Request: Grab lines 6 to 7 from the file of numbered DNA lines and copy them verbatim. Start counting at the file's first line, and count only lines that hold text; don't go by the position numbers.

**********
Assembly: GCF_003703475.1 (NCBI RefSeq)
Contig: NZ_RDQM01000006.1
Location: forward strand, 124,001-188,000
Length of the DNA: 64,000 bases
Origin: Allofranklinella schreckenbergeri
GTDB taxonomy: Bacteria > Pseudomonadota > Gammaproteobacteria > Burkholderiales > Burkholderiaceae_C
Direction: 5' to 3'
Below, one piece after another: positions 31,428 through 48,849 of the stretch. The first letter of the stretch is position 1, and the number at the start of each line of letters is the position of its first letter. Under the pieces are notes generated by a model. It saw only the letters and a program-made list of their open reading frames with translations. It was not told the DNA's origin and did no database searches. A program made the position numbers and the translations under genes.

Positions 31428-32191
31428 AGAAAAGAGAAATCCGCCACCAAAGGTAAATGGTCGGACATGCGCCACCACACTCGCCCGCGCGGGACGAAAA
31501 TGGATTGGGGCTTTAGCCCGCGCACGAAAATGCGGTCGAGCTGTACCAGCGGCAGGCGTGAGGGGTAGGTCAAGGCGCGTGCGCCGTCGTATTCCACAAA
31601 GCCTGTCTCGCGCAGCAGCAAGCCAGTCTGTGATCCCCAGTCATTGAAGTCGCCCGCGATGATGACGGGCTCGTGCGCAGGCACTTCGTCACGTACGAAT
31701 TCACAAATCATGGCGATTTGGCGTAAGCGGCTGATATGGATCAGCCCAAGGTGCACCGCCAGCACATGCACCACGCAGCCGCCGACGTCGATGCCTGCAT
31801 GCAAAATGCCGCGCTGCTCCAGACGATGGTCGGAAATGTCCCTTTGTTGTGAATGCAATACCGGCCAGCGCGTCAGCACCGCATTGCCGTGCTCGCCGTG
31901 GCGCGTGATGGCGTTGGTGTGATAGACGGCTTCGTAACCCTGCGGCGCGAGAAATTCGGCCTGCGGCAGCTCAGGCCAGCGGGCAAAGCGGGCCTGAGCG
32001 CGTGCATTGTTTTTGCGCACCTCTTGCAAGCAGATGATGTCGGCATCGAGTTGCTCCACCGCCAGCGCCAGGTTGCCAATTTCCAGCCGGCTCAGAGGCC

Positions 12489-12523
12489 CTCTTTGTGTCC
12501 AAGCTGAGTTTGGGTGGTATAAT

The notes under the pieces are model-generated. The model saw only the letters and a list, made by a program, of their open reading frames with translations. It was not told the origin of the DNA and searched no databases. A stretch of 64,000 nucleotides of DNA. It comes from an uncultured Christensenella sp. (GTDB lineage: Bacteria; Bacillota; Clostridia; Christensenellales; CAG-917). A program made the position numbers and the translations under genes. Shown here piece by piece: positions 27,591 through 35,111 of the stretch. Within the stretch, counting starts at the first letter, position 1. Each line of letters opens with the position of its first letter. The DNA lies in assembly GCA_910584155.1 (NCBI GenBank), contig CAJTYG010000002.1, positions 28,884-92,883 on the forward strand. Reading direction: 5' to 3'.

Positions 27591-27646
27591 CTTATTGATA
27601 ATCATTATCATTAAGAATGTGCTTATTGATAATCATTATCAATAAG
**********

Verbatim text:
GTDB taxonomy: Bacteria > Pseudomonadota > Gammaproteobacteria > Burkholderiales > Burkholderiaceae_C
Direction: 5' to 3'